I loved seeing the clothing and the toys. I spotted the horse but then noticed it wasn't quite a rocking horse (but nearly). I wasn't surprised seeing the gun. Parents still buy toy guns and rifles for their children unfortunately. Some children even have the opportunity to touch reach weapons because people still keep guns (legally). It's crazy.
Have a fun Friday and a good weekend,
Lisca

Lisca Meijer said...

I meant to say 'real weapons' not 'reach'. Sorry.

froebelsternchen Susi said...

I laughed about the funnies and I am thrilled about the fabulous exhibition! Specially the toys- collection is impressive. And lovely to meet the Keeper of the Plains once again! Will notice the 2nd on the Second - so that I don't forget again.
I wanted to thank you specially for your wonderful comments recently! You are a sweatheart Elizabeth!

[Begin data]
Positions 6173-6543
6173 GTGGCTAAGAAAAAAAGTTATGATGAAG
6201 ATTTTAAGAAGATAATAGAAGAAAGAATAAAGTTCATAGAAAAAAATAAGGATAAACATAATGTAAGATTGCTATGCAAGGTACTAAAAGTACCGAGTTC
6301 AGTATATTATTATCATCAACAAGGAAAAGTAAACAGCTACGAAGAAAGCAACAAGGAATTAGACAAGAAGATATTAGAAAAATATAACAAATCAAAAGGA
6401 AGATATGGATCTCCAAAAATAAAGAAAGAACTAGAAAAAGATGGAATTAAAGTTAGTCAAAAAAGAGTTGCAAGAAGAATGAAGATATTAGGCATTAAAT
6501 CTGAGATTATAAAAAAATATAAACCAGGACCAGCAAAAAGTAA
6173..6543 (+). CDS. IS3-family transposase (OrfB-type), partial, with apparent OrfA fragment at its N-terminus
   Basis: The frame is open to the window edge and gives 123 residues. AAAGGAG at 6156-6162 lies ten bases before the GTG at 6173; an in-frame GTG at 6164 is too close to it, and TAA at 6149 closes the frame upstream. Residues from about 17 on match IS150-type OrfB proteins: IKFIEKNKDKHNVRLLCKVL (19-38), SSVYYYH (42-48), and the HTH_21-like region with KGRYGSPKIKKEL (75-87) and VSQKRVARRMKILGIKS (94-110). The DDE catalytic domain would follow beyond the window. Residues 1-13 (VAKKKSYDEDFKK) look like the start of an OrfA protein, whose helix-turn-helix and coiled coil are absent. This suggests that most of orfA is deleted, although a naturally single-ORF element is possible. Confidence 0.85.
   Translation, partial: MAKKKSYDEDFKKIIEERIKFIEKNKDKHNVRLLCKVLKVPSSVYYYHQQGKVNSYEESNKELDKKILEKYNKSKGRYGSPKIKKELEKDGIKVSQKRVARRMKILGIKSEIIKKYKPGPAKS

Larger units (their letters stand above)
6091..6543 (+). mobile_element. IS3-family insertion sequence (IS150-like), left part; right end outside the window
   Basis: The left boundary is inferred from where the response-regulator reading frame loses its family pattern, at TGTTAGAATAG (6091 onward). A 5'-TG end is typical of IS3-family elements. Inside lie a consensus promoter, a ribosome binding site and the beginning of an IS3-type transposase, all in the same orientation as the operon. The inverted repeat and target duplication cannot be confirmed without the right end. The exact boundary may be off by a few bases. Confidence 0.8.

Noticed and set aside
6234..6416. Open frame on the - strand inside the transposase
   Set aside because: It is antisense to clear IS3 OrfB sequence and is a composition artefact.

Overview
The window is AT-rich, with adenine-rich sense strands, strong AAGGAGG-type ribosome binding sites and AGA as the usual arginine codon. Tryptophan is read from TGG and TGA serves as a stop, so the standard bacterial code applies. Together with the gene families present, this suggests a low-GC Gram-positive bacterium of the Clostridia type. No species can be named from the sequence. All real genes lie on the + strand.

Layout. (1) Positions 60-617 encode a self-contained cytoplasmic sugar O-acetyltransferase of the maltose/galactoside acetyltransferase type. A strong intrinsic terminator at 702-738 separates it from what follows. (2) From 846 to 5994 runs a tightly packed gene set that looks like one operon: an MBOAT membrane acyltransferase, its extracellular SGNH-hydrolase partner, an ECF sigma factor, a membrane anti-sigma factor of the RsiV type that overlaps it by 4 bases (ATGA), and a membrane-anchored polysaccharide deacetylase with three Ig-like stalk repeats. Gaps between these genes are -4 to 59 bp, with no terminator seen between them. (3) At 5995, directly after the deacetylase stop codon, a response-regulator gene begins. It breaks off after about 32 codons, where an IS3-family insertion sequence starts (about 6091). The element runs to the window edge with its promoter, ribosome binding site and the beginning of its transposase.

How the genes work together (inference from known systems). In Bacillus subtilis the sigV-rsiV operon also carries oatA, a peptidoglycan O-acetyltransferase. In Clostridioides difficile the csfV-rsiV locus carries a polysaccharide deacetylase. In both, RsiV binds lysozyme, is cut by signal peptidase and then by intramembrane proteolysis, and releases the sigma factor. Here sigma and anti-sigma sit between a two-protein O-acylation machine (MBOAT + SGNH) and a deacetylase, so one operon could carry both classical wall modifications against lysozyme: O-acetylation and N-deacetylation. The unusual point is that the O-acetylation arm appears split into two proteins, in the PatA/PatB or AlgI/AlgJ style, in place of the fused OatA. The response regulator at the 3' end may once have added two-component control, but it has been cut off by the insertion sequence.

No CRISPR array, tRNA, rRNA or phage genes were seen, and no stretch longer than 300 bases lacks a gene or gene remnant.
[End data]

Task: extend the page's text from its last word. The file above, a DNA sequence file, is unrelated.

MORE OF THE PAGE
Happy start of the weekend-
our meal was wonderful and we had a nice walk and I enjoyed a nap in the evening...
today is cold, rainy and windy -
so I can say it was a fantastic holiday and I enjoyed it a lot!

oxo Susi

Angela Radford said...

Loving your funnies today and great photos of the museum, what a brilliant place. Have a lovely weekend too. Sending hugs, Angela xXx

RO said...

What a fun way to start Friday morning Elizabeth, and yes, you got some chuckles from me already. You know I love the pictures of those old toys, and things have changed so much. Kids want lots of electronic things these days, and I bet they wouldn't understand these at all. Kind of you to give away the milk collection, I'm sure someone was super thrilled, huh? I'm sure you've received tons of other blessings for being so kind hearted. That piano is phenomenal too! Hugs... and Happy Friday!

CJ Kennedy said...